Life is getting more settled; I am picking up more of the language (FAR from fluent), but enough that I can get around in the shops, and the occasional restaurant (a rare occurrence, as I hate going to a restaurant by myself). I am pan-frying my steaks now, sorta like the French: they use a pan with nothing else on it and get it hot, throw the meat down for about 2 minutes a side, and voila!  It is ready!  My take, and I tried their method, is a bit of a hybrid: I add a little olive oil, heat the pan until a drop of water pops on the oil, throw the steak down for 2 1/2 minutes a side, and voila!  I like my steak a little more done than the French, who seem to think medium-rare is on the verge of over-cooking a steak.  I have not got the routine of side dishes into my cooking, part of the problem of being male and thinking meat alone is enough, which is ample justification, and it is a pain, almost a waste, to keep that stuff around for one person.  I make sure and eat my veggies at work, Ma.

I got my bike "street legal" yesterday.  City ordinance allows bikes on any one way or two street, the bike can go any direction, but requires the bike to have a signal and front and back lights.  The first back light I had fell apart somewhere, and I do not how, but I suspect it was me going over something and it getting walloped by too many g's.  So, I had to get a new one, and I previously had no "signal", a.k.a., a bell, to warn pedestrians or other bikers that I am about to overtake them (for me, it is mostly for pedestrians, so they can avoid being run over; haven't overtaken many other bikes), now I have one (it is not cute, it is black and ugly -- on purpose).  Today, I was planning to ride into Paris, but it is supposed to rain, and I wanted to linger and enjoy Paris, rather than make a quick round-trip.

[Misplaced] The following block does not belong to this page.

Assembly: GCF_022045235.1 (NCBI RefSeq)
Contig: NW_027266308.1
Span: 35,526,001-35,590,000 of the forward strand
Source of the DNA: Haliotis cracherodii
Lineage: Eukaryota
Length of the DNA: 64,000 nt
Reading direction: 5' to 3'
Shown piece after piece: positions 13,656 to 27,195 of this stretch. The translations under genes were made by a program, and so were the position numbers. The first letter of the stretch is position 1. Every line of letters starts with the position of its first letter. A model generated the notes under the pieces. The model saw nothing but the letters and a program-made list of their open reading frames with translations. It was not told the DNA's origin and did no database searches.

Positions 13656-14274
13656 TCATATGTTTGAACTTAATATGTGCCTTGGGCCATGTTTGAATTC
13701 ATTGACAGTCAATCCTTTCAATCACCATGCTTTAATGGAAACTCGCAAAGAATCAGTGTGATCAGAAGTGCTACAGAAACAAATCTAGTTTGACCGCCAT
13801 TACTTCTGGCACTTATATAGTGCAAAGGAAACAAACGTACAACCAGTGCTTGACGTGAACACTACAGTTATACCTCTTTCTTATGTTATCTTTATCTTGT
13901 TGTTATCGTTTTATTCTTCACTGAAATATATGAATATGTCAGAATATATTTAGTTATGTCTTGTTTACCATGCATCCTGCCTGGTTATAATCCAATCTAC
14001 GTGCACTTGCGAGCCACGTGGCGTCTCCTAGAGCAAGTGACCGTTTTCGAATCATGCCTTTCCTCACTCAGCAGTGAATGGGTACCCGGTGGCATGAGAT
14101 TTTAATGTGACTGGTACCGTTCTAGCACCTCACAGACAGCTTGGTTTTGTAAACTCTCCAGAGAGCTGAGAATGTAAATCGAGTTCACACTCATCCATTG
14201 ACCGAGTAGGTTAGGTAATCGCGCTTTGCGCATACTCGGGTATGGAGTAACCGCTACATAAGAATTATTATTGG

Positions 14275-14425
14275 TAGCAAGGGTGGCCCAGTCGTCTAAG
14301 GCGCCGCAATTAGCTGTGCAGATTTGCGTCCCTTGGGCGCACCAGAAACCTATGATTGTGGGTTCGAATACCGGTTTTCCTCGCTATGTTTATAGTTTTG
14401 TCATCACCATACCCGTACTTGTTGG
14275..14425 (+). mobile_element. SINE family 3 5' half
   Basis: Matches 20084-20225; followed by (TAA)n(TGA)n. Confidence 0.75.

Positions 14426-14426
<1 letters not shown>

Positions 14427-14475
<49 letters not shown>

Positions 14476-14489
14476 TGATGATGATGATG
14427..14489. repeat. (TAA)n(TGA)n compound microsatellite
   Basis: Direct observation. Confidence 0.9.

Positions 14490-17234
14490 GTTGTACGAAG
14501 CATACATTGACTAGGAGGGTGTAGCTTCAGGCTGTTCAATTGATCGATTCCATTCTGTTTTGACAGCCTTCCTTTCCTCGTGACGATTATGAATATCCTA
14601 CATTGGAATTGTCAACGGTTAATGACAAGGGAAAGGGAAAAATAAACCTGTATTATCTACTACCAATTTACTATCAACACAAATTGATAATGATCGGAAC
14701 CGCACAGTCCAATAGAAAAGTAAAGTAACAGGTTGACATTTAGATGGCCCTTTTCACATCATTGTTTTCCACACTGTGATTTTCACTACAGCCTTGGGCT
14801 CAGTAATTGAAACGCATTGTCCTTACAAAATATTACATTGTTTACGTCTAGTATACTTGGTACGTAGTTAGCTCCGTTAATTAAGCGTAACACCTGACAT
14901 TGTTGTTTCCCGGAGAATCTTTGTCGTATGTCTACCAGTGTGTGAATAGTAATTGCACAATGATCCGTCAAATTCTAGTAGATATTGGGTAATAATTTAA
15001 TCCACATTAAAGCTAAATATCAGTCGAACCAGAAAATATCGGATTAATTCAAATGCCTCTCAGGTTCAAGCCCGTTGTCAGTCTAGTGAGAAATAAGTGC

I am experimenting with cheeses.  There are times in the course of this work that I think the reason there are over 200 varieties of cheese in this country is that no one seems able to get it right.  Just kidding, I think I do not have a good palate for cheese tasting.  Let me say a little bit of any cheese goes a long way with me, and that also guarantees much fewer calories in eating cheese.  My favorites so far: Compte (one local to the Sceaux area), Chevre Frais (fresh goat cheese, do not let it stand more than 5 or 6 days, because it becomes a stinky cheese in the worst way), Saint Agur (the only blue cheese I can eat, and again, it is nice in small quantities), Emmental, the French version of Swiss cheese, and La Vache qui Rit (The Cow which Laughs), a soft pasteurized cheese.  I have more on my list to try, but Roquefort, Camembert, and Chevre Ancien are not on the repeat list...

Thanks for dropping by, and Chez Mark welcomes visitors, should you be in the neighborhood (for Texans, that would be anywhere in Europe)...

A bientot, mes amis!


Saturday, September 4, 2010

Day One-Oh-2 in Sceaux

WOW!  A couple of days ago I passed the century mark in days living in France.  This was a good week, and I think, if my numbers are correct, the LAST KITCHEN CABINET arrived, completing the kitchen, on the 100th day of me moving into the apartment here in Sceaux.  I made videos of the kitchen and other rooms, and I think you can see them on my facebook page.

That was the big move-in event, and actually completes the move-in.

I attended a men's prayer breakfast today.  There were 18 of us, and while we did have breakfast, we also really prayed.  It was a good session.  I am attending a church in Versailles, Anglican by domination (thanks, Sharon) denomination, and evangelical.  Very "casual" atmosphere for worship -- not liturgical.  It is English-speaking, and it is a good place for me to go until my language skills, and more importantly, the Lord, leads me elsewhere.  I am not saying He will; I just want to be ready for anything He has for me here, wherever He wants me to serve.  I certainly enjoy the fellowship and worship -- quite needed.

Running continues to improve, and I am grateful to the Lord for such health.  I continue to study French, and practice guitar.  Developing better habits for both, and by 'better' I also mean I have a ways to go until those habits are solid and good.  Miss "all ya'll", comment or drop an e-mail to me.

au revoir,